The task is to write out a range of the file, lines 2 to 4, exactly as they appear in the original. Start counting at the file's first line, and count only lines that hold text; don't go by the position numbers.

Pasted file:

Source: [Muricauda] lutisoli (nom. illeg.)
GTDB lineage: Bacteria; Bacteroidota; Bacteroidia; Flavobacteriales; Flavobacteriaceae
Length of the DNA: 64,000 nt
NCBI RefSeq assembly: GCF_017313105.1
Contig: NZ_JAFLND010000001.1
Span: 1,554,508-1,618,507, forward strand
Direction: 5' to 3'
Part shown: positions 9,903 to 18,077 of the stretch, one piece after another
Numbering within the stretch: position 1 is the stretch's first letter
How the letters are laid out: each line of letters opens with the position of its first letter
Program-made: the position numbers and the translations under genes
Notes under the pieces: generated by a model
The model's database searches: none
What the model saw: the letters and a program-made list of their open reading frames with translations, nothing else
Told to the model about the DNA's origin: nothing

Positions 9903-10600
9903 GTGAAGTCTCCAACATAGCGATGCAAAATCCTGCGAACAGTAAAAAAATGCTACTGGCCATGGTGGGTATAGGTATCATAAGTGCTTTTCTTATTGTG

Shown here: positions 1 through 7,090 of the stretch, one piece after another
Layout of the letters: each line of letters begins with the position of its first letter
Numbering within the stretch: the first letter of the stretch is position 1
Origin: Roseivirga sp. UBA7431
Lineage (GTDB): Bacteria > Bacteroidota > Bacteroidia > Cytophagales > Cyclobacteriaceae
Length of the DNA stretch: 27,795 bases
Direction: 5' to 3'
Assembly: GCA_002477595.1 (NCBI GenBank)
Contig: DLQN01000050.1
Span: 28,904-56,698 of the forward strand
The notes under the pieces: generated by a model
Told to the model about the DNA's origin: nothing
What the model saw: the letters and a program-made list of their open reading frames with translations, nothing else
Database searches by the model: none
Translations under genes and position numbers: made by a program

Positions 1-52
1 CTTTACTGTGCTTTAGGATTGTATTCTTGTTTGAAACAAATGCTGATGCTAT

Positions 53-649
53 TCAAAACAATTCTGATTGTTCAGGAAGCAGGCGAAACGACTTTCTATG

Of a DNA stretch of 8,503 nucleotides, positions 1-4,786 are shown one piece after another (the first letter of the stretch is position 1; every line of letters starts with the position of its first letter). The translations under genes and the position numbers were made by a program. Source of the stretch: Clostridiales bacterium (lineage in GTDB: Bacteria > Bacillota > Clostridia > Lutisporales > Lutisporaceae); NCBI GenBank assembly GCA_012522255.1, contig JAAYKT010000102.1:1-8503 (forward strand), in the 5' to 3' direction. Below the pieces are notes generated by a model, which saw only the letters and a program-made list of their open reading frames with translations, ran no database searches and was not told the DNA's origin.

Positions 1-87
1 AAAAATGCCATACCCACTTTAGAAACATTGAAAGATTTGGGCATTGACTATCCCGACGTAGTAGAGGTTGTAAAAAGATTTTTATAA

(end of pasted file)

GTDB lineage: Bacteria; Bacteroidota; Bacteroidia; Flavobacteriales; Flavobacteriaceae
Length of the DNA: 64,000 nt
NCBI RefSeq assembly: GCF_017313105.1